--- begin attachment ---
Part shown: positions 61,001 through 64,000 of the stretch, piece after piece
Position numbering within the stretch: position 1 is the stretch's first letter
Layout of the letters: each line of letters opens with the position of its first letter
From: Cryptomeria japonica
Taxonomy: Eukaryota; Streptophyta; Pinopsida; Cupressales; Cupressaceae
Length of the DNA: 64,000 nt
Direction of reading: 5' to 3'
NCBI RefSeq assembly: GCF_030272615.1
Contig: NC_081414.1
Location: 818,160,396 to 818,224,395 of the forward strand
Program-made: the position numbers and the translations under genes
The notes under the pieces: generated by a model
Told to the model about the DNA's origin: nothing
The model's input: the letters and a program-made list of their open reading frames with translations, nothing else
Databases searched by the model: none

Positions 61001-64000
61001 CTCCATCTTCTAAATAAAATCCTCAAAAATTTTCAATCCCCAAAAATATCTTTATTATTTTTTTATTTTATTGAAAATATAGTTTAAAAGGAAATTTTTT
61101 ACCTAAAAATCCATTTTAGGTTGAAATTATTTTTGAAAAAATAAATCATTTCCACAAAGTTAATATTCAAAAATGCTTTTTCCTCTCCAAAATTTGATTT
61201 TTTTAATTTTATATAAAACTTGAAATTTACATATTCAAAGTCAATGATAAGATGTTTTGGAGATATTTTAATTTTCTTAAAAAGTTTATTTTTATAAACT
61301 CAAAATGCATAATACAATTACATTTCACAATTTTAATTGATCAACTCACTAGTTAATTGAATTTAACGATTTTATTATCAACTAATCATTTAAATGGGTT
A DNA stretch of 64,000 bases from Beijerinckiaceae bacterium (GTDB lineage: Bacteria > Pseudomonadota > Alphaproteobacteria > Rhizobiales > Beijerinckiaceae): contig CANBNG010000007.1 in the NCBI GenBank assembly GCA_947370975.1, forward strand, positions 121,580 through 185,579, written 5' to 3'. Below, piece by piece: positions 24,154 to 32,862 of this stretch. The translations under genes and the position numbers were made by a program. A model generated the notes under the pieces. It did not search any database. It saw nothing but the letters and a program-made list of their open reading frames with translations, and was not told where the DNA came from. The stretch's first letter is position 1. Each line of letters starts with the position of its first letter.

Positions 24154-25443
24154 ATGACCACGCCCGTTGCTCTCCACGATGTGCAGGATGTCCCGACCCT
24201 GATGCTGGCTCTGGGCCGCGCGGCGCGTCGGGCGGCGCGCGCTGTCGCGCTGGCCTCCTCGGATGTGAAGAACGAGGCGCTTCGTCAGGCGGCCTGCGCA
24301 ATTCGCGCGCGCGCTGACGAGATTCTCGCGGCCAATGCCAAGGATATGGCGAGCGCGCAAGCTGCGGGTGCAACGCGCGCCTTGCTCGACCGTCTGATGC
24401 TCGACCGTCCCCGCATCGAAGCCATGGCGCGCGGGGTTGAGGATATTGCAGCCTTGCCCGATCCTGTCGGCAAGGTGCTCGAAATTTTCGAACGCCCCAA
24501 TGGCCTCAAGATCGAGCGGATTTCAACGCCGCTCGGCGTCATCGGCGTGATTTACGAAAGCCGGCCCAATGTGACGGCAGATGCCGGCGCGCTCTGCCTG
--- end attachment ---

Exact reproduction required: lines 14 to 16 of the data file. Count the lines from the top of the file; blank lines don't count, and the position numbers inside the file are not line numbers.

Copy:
The model's input: the letters and a program-made list of their open reading frames with translations, nothing else
Databases searched by the model: none

Positions 61001-64000